Victorian Popular Fictions 5.2 Contributors

Contributors

Éadaoin Agnew is a Senior Lecturer at Kingston University, London. She is the author of Imperial Women Writers in Victorian India: Representing Colonial Life, 1850-1910 (2017) and editor of Women’s Travel Writing in India 1777-1854, vol III (2020). She is also the PI for the AHRC-funded Victorian Diversities Research Network.

Steve Asselin teaches at the University of Winnipeg. His research deals with the intersection of ecocriticism and genre fiction in the nineteenth century, including apocalyptic literature and the EcoGothic. He is currently working on a monograph on the origins of disaster fiction in the nineteenth century.

Richa Dwor is an Instructor in the English Department at Douglas College in B.C., Canada. She has published widely on Anglo-Jewish women’s writing and is the author of Jewish Feeling (Bloomsbury 2015) and the editor of Religious Feelings (Routledge 2021).

Denae Dyck is Assistant Professor of English at Texas State University. She has published a range of articles on topics related to nineteenth-century literature and culture, religion, and poetry. Her first book, Biblical Wisdom and the Victorian Literary Imagination, is forthcoming from Bloomsbury.

Helena Goodwyn is Vice-Chancellor’s Senior Research Fellow in English Literature at Northumbria University, Newcastle (UK). Her work has featured in the Journal of Victorian Culture, Nineteenth Century Gender Studies, Women’s Writing, and the edited collection Margaret Harkness: Writing Social Engagement, 1880-1921 (Manchester University Press, 2018). She is currently working on a monograph entitled The Americanization of W. T. Stead.

Adele Guyton is a doctoral researcher at KU Leuven. Her dissertation is focused on the representation of astronomical knowledge in popular German and British periodicals between 1890 and 1950.

Naomi Hetherington is a University Tutor in the Department for Lifelong Learning, University of Sheffield. She is the General Editor of the 4-volume Routledge Historical Resource on Nineteenth-Century Religion, Literature and Society (2020) and the co-editor of Amy Levy: Critical Essays (2010).

Chetna Jena is a PhD student at the University of Greenwich and a member of the LNCSS-GS committee. Her research explores the narrative functionality of flora in the scientific romances of H. G. Wells and aims to situate his works within changing perceptions of botanical life in fin de siècle Britain. Her main research interests include human-plant entanglements and the intersection of science and literature in Victorian fiction.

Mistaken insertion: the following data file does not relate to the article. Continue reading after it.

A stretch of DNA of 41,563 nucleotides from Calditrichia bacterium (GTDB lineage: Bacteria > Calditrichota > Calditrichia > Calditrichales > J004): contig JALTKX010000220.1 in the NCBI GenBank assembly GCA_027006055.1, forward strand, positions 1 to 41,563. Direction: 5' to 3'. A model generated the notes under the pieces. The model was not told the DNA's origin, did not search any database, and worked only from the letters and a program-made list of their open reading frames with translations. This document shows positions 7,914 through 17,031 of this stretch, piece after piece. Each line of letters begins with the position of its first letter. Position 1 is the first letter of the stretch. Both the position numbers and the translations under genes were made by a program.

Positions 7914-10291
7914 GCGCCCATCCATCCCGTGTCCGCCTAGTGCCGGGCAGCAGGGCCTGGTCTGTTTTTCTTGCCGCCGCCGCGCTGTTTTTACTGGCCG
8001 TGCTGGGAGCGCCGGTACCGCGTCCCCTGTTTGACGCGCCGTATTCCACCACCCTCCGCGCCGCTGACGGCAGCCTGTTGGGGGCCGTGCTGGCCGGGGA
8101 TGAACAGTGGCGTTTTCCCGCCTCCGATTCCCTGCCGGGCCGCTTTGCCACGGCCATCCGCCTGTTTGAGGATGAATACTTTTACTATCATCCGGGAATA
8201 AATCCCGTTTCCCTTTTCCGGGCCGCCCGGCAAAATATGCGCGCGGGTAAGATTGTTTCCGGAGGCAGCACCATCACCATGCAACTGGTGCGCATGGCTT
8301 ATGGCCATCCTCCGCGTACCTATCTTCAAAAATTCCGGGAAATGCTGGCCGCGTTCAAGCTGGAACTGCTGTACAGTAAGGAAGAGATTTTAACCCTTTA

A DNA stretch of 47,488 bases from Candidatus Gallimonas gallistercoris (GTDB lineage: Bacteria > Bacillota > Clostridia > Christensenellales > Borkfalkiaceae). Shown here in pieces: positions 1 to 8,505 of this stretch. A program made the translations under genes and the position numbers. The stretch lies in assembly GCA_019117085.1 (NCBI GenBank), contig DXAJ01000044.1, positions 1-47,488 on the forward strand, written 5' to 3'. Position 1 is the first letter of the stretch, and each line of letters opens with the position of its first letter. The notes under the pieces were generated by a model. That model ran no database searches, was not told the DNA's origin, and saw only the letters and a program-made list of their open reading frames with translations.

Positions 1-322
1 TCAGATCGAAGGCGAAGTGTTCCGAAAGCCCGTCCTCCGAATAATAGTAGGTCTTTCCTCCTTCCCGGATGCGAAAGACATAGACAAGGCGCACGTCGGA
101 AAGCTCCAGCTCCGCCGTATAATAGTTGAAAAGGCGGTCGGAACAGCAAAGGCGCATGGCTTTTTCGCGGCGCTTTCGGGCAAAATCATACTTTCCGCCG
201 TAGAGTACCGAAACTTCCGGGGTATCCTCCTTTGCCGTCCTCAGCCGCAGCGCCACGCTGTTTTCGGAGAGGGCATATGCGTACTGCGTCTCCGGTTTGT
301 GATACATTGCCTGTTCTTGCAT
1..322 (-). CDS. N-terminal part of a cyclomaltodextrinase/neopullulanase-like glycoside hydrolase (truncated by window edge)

Andrew King is Professor of English at the University of Greenwich. He is the author/ editor of 10 volumes and many articles and chapters, mostly concerned with Victorian popular fiction. His current major project is on Geographies of the Press with Marysa Demoor, Andrew Hobbs and Lisa Peters due out 2025. A 1920s edition of The Rubaiyat of Omar Khayyam was the only book of poetry in his house when he was a child in Wales.

Janette Leaf is an Honorary Research Fellow at Birkbeck, University of London. She is a Victorianist and neo-Victorianist. Her interdisciplinary research strands include fin-de-siècle Gothic; Ancient Egyptian Reception Studies manifested in Egyptianised fiction and Orientalist art; literary and Pre-Raphaelite representations of female redheads; Cultural Entomology, especially insect imagery on the page and in material objects; and Nautical Gothic with a focus on ghost ships. She is co-editor of Crawling Horror: Creeping Tales of the Insect Weird (London: British Library Publishing, 2021).

Niyati Sharma is an Assistant Professor of English at Jindal Global Law School, O.P. Jindal Global University, Sonipat, India. Her research interests include Victorian popular fiction, nineteenth-century psychology and science, and Postcolonial literatures. She is currently working on a book-length project which examines representations of the mind and race in nineteenth-century literatures. In her next project, she plans to map out popular reading practices in the context of nineteenth-century Hindi fiction.

Clare Stainthorp is a Leverhulme Trust Early Career Fellow at Queen Mary University of London. Her research focuses on the nineteenth-century freethought movement and their periodicals. She is the author of Constance Naden: Scientist, Philosopher, Poet (2019) and co-editor of the Routledge volume Nineteenth-Century Religion, Literature and Society: Disbelief and New Beliefs (2020), among other publications.

Jessica White is a PhD student at the University of Liverpool, researching representations of the textile industry in nineteenth-century British fiction. She is also a culture writer, and her work has appeared in The Guardian, the Faber Journal, i-D, Dazed, The Face, Little White Lies and The Irish Times.

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